Recently, I’ve been on some inspiring tours around kalanchoe super houseplant nurseries, and it has opened my eyes to the efficiency and creativity that plant brands have adopted in order to bring their customers the best products at the best prices possible! I want to share with you what I found out about kalanchoe super houseplant nurseries, and what exactly goes on inside them…
Is kalanchoe-growing sustainable?
Plant growers are under close scrutiny when it comes to sustainability, and more and more customers want to know that they are buying plants with eco-friendly credentials. If this sounds like you, then you should consider kalanchoe!
These plants are sustainably grown in state-of-the-art greenhouses that are well-insulated and equipped with a whole host of eco-friendly measures, including:
- Efficient heating systems
- Energy-saving screen installations
- Computer-controlled climate management
Most industries have some degree of CO2 output, but kalanchoe growers actually use the CO2 that is released by industry. In addition, heat that is not immediately needed is temporarily stored for later use, and electricity that is not needed is put back into the grid. All of these elements contribute to reducing their carbon footprint.
When it comes to water usage, kalanchoe growers cultivate in a completely closed water system, using rainwater and reusing residual water. To protect the environment, no water or fertiliser is discharged into the sewer system or surface water, and the plants are grown in pots rather than in the ground, which prevents leaching.
Growers are always looking for peat alternatives for use in their substrate in order to prevent the destruction of peat bogs. Currently, the potting soil used to grow kalanchoe consists of 20-40% coco peat residue or compost.
There’s no need to worry about the use of chemicals nasties – kalanchoe are pest resistant with proper care and, where necessary, growers control pests with methods that have the lowest possible environmental impact or biological control with agents of natural origin.
Maintaining sustainability at home is easy. Kalanchoe are succulent plants that only require feed and water sparingly. In addition to their low maintenance nature, kalanchoe are beautiful, strong plants with a long life, meaning that you won’t need to replace them regularly – but if you do, they can just go in the compost or your green waste bin!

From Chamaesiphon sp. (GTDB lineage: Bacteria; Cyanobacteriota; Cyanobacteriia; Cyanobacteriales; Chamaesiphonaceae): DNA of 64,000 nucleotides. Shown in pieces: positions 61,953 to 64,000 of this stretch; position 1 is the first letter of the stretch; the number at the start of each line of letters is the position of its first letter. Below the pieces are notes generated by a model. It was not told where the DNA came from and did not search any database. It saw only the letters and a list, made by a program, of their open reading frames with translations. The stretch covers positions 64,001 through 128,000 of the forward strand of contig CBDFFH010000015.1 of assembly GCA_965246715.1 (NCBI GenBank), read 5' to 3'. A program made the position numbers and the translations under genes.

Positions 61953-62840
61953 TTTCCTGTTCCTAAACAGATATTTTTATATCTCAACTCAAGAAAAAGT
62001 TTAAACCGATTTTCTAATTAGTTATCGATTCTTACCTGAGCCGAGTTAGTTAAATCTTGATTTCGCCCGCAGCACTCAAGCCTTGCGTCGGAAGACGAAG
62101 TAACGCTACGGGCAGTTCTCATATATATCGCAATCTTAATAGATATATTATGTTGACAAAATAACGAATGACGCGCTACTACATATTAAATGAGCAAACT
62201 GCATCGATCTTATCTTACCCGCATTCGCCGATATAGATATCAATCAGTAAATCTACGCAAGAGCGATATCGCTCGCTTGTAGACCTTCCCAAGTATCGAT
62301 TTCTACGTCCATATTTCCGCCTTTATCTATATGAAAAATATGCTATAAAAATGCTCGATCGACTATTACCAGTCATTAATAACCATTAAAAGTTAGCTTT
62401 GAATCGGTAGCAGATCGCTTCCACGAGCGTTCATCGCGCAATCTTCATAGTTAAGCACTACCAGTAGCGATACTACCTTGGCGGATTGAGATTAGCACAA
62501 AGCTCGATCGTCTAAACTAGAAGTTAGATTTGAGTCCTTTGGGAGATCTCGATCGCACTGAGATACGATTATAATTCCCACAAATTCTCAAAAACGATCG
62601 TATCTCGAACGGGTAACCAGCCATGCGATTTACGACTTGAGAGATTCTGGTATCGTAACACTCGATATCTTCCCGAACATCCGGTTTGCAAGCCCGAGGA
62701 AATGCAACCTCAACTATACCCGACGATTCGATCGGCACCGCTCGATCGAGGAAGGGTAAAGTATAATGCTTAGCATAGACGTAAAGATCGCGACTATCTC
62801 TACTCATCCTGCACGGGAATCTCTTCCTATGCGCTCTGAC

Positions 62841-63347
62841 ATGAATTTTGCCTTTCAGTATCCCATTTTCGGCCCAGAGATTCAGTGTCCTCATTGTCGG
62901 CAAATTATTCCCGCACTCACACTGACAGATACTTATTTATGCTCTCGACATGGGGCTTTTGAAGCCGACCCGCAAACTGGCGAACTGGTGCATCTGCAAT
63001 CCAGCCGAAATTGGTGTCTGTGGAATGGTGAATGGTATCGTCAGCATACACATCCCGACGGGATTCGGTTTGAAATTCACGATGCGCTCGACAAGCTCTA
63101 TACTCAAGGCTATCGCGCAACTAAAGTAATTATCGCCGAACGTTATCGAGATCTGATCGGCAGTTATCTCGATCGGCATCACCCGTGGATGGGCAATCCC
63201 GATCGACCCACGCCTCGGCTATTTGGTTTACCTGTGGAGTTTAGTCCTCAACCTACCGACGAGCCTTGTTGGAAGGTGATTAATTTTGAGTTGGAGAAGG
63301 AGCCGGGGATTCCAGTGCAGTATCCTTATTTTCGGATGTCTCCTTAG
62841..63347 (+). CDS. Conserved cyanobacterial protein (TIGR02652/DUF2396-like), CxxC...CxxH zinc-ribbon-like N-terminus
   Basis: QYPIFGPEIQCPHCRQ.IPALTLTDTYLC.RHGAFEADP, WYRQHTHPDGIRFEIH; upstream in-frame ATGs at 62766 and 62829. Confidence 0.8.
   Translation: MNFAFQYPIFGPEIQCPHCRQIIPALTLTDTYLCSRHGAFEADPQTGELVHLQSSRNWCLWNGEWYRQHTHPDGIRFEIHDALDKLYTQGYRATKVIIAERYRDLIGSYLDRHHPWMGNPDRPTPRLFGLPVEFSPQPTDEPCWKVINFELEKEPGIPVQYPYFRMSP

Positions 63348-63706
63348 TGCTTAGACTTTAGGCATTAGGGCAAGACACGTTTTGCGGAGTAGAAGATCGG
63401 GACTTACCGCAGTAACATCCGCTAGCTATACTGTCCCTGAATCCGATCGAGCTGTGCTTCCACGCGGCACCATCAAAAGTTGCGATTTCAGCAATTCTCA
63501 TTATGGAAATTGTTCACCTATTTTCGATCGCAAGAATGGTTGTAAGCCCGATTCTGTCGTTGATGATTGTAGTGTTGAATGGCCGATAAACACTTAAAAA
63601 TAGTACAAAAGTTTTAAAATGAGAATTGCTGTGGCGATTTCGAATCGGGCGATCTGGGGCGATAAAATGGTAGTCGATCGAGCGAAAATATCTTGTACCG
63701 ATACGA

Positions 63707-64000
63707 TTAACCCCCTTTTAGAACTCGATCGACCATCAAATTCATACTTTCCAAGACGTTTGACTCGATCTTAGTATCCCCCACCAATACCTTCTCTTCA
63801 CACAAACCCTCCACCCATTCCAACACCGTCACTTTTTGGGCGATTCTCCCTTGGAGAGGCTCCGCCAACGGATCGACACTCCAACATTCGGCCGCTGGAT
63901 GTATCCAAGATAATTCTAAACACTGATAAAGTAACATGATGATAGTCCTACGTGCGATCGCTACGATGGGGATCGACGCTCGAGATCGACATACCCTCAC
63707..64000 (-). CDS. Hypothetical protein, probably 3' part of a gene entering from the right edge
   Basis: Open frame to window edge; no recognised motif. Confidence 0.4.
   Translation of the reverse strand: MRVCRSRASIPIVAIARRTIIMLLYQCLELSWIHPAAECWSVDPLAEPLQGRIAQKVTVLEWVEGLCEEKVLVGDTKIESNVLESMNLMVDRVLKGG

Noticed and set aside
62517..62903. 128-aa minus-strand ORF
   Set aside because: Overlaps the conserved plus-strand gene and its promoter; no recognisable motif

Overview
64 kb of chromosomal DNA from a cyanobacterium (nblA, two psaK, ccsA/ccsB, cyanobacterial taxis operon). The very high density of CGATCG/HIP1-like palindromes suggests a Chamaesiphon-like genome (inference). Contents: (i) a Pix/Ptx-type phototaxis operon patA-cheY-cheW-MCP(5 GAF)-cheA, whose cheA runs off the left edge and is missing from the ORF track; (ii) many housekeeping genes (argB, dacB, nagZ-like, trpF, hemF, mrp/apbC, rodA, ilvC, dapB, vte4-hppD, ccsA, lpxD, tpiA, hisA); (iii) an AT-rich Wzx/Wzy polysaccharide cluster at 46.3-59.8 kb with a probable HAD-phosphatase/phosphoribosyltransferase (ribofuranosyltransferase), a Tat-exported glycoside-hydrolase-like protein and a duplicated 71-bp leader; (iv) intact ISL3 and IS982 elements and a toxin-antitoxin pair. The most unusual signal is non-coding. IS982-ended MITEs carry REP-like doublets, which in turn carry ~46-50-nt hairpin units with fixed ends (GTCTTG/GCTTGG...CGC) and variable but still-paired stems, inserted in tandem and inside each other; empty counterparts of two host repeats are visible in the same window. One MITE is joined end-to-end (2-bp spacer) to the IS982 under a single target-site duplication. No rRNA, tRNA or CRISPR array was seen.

How super houseplant nurseries work
1. Pots are filled with compost, right to the brim.
2. Fresh cuttings potted by hand.
3. Each pot needs a plant passport next.
4. Next, it’s off to the nursery.
5. Travelling by train!
6. Here’s where plants grow, taking 8 weeks to flower.
7. Then, it’s back to the warehouse.
8. Each plant has its photo taken.
9. If they don’t have enough flowers, plants are sent back to the nursery.
10. Plants that are ready for the garden centre are given sleeves.
11. All packed into trays of 12.
12. Then they’re packed onto trolleys and sent to the garden centre.
For the supermarkets, large garden centres, and commercial outlets, producing in bulk really benefits from the use of machinery. However, this can only work for commercial gown varieties, ones that grow all the same height, have no branching, and all grow at the same speed.
However, this isn’t true for some of the more unique species, and that is where you’ll find nurseries that do a lot more by hand. I was very fortunate to visit one, and you can see from their nursery beds that some plants are in flower much sooner than others, and rather than discount this type of plant because it doesn’t flower uniformly, it is treated in a different way. Nursery workers must be more reactive, and choose plants by eye, which are then packed onto trolleys one by one. A few of the more unique varieties include magic bells, and tiger stripe.
Has this opened your eyes about how plants are made, and how they make their way from the grower to your home? Let me know what your thoughts are in the comments section! You can also find out which colour kalanchoes are most popular in which countries, here.
Michael has been involved with gardening and plants since he was just five years old. He is a self-professed Plant Geek, and was listed in the Sunday Times top 20 most influential people in the gardening world, thanks to his plant hunter role at Thompson & Morgan.
Michael was responsible for new plant introductions such as the Egg and Chips plant and the FuchsiaBerry and keeps busy travelling the world in search of new plants as well as lecturing worldwide, including stints in Japan. He is very active on social media – so why not give him a follow at @mr_plantgeek or Facebook. You can also listen to The Plant Based Podcast with Michael and co-host Ellen-Mary on iTunes, Spotify and Google.